Tim rates are calculated based on the number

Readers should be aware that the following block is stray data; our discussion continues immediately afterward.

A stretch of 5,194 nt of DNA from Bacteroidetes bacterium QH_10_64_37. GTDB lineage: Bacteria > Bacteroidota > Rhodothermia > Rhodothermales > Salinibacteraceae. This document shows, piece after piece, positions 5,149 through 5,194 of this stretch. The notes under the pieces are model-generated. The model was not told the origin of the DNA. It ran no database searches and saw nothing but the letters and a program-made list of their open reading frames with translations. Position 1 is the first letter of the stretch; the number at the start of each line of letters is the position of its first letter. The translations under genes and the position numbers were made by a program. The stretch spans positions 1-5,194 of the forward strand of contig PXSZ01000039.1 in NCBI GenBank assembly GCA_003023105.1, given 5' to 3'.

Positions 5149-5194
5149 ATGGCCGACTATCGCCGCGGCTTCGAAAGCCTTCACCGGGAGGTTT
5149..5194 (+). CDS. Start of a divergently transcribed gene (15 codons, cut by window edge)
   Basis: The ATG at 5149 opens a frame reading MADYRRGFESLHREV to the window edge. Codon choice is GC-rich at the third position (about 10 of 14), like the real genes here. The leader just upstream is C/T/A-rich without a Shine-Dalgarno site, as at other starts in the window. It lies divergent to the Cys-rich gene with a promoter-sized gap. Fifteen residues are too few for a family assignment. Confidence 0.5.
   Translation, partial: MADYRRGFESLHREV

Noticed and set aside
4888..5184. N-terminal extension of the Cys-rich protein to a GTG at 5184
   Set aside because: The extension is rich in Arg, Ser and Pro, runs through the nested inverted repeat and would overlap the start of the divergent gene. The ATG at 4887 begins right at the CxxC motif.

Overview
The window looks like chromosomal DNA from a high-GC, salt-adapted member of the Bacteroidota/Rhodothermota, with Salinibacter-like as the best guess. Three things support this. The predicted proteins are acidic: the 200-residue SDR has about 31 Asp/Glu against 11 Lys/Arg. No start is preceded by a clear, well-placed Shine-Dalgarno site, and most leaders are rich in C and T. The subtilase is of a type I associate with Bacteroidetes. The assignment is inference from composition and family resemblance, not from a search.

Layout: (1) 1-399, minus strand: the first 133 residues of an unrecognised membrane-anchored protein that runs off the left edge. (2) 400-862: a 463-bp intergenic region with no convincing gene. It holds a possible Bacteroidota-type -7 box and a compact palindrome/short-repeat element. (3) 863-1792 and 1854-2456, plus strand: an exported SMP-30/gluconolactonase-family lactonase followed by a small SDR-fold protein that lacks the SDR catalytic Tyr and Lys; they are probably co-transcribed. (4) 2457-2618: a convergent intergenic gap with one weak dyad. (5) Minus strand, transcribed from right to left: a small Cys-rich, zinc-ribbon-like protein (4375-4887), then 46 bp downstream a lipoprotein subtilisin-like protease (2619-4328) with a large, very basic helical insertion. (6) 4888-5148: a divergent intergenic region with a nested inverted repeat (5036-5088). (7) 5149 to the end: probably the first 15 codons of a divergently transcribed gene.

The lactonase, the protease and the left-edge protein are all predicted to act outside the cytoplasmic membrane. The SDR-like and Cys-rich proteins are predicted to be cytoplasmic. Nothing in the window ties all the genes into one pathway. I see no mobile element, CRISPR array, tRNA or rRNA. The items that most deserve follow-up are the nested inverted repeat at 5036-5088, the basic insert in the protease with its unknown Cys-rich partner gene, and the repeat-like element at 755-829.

Tim QunellAmanda MeeksENGL10220171220Recycling Makes Cents: Bottle Deposit Laws are Good for RecyclingRecycling provides positive economic impacts as well as social and environmental benefits. According to the EPA, U.S. recycling rates reached over 34% in 2014 (p10-11). While the U.S. has seen great strides in recycling over the last 25 years, we still have a long way to go: recycling rates need to increase. In today’s recycling infrastructure, recycling will only occur if there is an economic incentive to do so.  Bottle Deposit Laws, or BDLs, is one way to provide an incentive. People need to recycle often and recycle right. Current recycling rates are calculated based on the number of usable materials that come through recycling centers. Items contaminated with food or non-recyclable materials cannot be recycled and are rerouted to the landfill. Bottle deposit laws can help decrease the number of bottles and cans on our streets and in our landfills.State and local governments and waste management organizations are looking for the economic sustainability of their waste management practices (E.B.). State and local governments want programs to be cost-efficient for themselves and easy to use for their constituents.  Waste management companies need customers for their reclaimed materials. Contaminated materials create a financial problem for both state and local governments as well as waste management companies: when recyclable items are contaminated with food or non-recyclables, the value is driven down. The effort and cost required to recover materials have risen. Sorting recyclable items and removing contaminated items has become a time-consuming task (E.B.). The number of workers needed at recycling facilities has driven up labor costs further increasing the costs associated with processing recycled materials.  In some areas, it has become more cost-effective for manufacturers to create products from raw materials rather than utilize recycled materials. More people are aware of the damage that various materials can create in the environment, however, an astonishing 13 percent of Americans still do not recycle at all (Vermes). Only half of Americans recycle each day, so what is the problem? A lack of education appears to be an issue, despite the progress that has been made thus far. Many people know that recycling is a good habit, but they are unsure of which items can be recycled (Painter). It is this confusion that continues to push Americans toward the trash bin, rather than the recycling bin.Several states currently have Bottle Deposit Laws on the books. In most cases, the process works like this: first, the consumer pays a deposit on the container at the point of purchase, then the end user returns the bottles and cans to a predetermined return point where finally, the consumer is given a specific amount of money in return (the deposit) per bottle or can. The amount of money for the deposit differs from state to state. Typical deposits range from 5 to 10 cents per container.  States that have bottle deposit laws implemented have shown decreased costs for recyclable sorting as the consumers sort the bottles and cans to return for the deposit (Campbell, et al. p101). The recycling centers can turn a profit on the materials if those consumers are turning in uncontaminated batches of recycling to the center that no longer requires collecting and sorting. Bottle deposit laws can offset the cost of recycling programs. Not only do BDLs reduce sorting costs, they can also provide some revenue for the recycling centers.  While some people will save up their bottles and cans in order to collect the deposit, some deposits (called unredeemed deposits) will go uncollected (Numata 305). At the end of the year, the state keeps the unredeemed deposits and can use the monies to further fund recycling program and services. Container rebates can be a means for people to gain funds when they are otherwise incapable. Persons who pay the deposit is not always who redeems it (Numata 307). Because you do not have to pay the deposit to redeem the deposit, people can collect bottles and cans at work or at school and turn them in for the refund. Bottle Deposit Laws also reduce the cost to the public to clean public spaces. Scout and school fundraisers have been successful by setting up bottle and can collection points or cleaning up highways and saving the bottles and cans to turn in for funds. These events result in cleaner public areas, reduction in litter, and funds to fill various needs.   Bottle Deposit laws turn non-recyclers into moderate recyclers, and moderate recyclers into avid recyclers (Bragge, et al.). The reward for recycling drives up the total number of recyclers. In this situation, the financial benefit of the bottle deposit laws causes the amount of uncontaminated recycling to increase.Bottle Bills can help a recycling program be more cost-effective. The consumer does the heavy lifting by collecting and sorting items themselves and results in better quality (non-contaminated) materials (Campbell, et al. p103). The rebate is additional money for the consumer that serves as an incentive to continue the desired behavior. And, long-term, this incentive increases recycling rates and quantity of recyclable materials. Increased quality plus increased quantity maximizes cost-effectiveness. Bottle deposit laws are not perfect and cannot do it all on their own. BDLs have less of an impact on recycling rates than mandatory recycling laws (Campbell, et al. 100). Bottle deposit laws aid in the sorting of bottles and cans, but not much in the way of other materials, like corrugated cardboard or paper. The laws also do not really affect recyclable items other than drink containers. Bottle deposit laws are a great start to help increase the total number of recyclers. When used in conjunction with bulk pickup of recyclables, bottle deposit laws can have a positive impact on the cost of sorting recyclable materials (Bragge, et al.) These laws reduce costs by having the consumer do the work in collecting and sorting the containers and, in return, producing a higher quality of uncontaminated materials. Better materials equal a better bottom line.Works CitedCampbell, Benjamin, et al. “Crunch the can Or Throw the Bottle? Effect of “Bottle Deposit Laws” and Municipal Recycling Programs.” Resources, Conservation and Recycling, vol. 106, 2016, pp. 98-109.This article is an in-depth review of the effects of bottle deposit laws and municipal recycling programs.Bragge, Peter et al. “Container Deposit Schemes Work: So Why Is Industry Still Opposed?.” Theconversation.Com, 2017, https://theconversation.com/amp/container-deposit-schemes-work-so-why-is-industry-still-opposed-59599A web article discussing the merits of bottle deposits and why the industry is opposed.Painter, Sally. “Why Do People Choose To Recycle? | Lovetoknow.” Lovetoknow, 2017, http://greenliving.lovetoknow.com/why-do-people-recycle. A web article that discusses the various reasons that people choose to recycle.Advancing Sustainable Materials Management: 2014 Fact Sheet. U.S. Environmental Protection Agency, 2017, pp. 10 – 11, https://www.epa.gov/sites/production/files/2016-11/documents/2014_smmfactsheet_508.pdf. An EPA report assessing trends in material generation, recycling, composting, combustion with energy recovery and landfilling in the United States.Numata, D. (2011). Optimal design of deposit-refund systems considering allocation of unredeemed deposits. Environmental Economics and Policy Studies, 13(4), 303-321. doi:http://dx.doi.org.ezproxy2.apus.edu/10.1007/s10018-011-0018-yA Journal Article discussing the merits of deposit-refund systems and their implementationVermes, Krystle. “8 Of The Biggest Recycling Challenges Facing American Communities.” Recyclenation, 2017, https://recyclenation.com/2015/04/8-of-biggest-recycling-challenges-facing-american-communities/A web article discussing recycling challenges in America